I suppose I view it like this.  The casual miner could have mined coins back in the day just by owning a computer.  Then, you could mine if you had a decent enough video card.  As soon as that was figured out, it essentially killed the ability for anyone who owns a basic computer to participate unless they had a decent video card.  If you had a computer with a decent video card, just turn it on and away you go.  When you're done, go back to your gaming or what have you.  FPGA's came out but didn't really mess with the ability for those with just a decent video card to participate.  But, now with the ASIC  what's been done is essentially made it so that anyone who wants to participate has to spend money they normally wouldn't have on an application specific device that has absolutely 0 purpose outside of mining... just to participate.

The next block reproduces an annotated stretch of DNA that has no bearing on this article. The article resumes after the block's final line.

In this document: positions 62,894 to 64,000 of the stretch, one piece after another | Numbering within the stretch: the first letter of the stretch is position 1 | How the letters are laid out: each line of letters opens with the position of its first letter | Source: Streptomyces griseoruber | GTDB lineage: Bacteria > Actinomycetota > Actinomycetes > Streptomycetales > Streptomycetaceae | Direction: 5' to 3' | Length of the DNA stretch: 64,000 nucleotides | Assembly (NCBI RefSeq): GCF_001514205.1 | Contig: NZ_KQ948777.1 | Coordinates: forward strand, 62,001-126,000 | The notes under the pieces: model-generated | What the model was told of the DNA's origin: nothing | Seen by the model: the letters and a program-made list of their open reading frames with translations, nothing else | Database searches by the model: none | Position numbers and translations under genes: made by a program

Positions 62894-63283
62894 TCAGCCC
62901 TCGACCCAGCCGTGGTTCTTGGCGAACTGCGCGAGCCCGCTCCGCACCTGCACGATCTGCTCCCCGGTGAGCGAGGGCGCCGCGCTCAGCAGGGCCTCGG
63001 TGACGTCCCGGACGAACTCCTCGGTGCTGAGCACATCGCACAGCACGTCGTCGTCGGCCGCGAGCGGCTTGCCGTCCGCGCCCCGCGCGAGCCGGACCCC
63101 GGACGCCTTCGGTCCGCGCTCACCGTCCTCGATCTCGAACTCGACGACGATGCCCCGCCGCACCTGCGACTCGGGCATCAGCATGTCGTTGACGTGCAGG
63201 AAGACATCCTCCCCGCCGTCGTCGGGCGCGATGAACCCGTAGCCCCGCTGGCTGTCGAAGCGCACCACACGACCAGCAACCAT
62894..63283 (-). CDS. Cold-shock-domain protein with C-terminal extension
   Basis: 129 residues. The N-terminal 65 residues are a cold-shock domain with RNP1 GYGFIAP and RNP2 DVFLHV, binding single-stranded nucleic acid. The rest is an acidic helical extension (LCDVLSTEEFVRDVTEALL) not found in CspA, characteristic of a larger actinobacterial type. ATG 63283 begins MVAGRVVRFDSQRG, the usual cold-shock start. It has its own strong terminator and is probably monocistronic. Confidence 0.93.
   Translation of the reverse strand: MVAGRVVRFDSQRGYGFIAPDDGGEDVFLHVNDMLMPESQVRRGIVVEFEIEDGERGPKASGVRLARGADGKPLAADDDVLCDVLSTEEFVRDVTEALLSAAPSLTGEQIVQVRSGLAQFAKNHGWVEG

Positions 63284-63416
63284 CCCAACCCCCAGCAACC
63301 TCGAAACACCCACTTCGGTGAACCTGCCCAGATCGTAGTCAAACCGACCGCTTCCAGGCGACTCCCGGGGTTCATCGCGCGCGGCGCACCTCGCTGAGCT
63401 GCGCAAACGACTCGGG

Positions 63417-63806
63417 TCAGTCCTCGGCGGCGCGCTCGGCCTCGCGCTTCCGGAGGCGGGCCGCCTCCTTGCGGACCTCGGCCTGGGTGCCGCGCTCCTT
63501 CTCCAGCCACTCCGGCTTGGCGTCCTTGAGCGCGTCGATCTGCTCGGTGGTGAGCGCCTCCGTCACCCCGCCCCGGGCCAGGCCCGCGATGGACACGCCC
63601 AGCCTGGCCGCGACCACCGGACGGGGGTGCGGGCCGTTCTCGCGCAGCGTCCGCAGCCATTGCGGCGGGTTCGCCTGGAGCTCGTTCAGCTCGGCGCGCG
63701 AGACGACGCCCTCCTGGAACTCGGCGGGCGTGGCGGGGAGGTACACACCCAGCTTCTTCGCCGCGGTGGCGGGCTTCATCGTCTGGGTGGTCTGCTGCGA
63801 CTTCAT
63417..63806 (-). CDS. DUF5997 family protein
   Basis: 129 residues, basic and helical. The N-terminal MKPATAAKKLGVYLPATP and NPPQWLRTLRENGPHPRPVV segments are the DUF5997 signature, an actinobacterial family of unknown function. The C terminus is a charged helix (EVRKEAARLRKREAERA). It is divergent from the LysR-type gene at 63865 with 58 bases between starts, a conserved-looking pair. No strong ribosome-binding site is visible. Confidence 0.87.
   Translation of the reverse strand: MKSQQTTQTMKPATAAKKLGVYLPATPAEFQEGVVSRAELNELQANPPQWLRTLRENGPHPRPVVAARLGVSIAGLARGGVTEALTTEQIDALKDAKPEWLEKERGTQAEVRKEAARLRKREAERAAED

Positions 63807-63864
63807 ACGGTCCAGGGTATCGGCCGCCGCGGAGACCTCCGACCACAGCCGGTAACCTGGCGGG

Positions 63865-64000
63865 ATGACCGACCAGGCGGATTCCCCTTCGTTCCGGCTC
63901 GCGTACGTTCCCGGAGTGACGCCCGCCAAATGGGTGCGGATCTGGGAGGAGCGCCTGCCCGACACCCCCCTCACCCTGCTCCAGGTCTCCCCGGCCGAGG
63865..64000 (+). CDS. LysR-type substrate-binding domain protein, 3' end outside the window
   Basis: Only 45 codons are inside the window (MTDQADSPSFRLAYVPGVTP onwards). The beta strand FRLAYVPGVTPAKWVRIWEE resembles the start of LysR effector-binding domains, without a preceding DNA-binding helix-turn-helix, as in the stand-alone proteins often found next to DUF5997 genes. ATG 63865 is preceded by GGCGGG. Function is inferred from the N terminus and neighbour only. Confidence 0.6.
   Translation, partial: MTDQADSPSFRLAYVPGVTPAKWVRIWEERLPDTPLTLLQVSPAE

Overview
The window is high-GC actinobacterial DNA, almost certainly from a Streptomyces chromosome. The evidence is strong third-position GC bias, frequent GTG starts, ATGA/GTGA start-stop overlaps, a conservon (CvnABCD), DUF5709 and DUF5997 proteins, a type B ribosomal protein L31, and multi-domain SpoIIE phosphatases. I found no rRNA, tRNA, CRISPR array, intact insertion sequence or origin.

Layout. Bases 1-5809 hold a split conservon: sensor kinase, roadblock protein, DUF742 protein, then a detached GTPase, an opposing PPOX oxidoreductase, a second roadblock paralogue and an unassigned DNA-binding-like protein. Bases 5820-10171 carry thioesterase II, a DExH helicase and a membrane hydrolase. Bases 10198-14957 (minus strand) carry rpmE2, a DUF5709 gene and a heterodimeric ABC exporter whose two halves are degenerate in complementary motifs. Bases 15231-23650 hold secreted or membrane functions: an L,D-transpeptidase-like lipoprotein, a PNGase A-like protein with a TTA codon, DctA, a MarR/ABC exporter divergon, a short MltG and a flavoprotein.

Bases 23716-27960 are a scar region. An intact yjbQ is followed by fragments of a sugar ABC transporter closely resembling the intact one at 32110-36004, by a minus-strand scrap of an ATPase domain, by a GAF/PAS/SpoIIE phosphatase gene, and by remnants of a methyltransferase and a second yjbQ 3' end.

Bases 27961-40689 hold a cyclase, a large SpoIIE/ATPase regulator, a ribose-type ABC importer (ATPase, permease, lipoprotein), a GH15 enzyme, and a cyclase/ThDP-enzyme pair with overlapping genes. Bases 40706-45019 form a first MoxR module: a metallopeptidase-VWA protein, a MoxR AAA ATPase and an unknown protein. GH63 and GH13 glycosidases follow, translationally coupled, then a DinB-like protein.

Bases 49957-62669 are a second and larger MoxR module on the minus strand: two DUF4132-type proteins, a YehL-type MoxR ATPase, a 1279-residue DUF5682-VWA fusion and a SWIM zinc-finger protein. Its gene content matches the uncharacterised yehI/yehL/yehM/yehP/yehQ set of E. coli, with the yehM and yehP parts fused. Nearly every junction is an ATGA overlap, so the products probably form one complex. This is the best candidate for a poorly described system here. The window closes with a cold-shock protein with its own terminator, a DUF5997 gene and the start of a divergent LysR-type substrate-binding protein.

Well, I could say you have to have a banking license, 'just to participate' in banking business. You need a license for frequency 'just to participate' in communication business. And there are no small licenses for starters, i.e. not affordable for an average person. Bitcoin personal banking system lets you 'mine' at very low cost. Right now you're complaining that in order to dig for gold you have to buy a shovel, since all gold on the surface is gone and you can't just take it with your hands, so to speak. However, unlike shovels for gold digging, ASICs can be eventually integrated into other, more casual items, like cars, public bitcoincard processing hubs, even laptops and cellphones. That's if Bitcoin becomes widely accepted....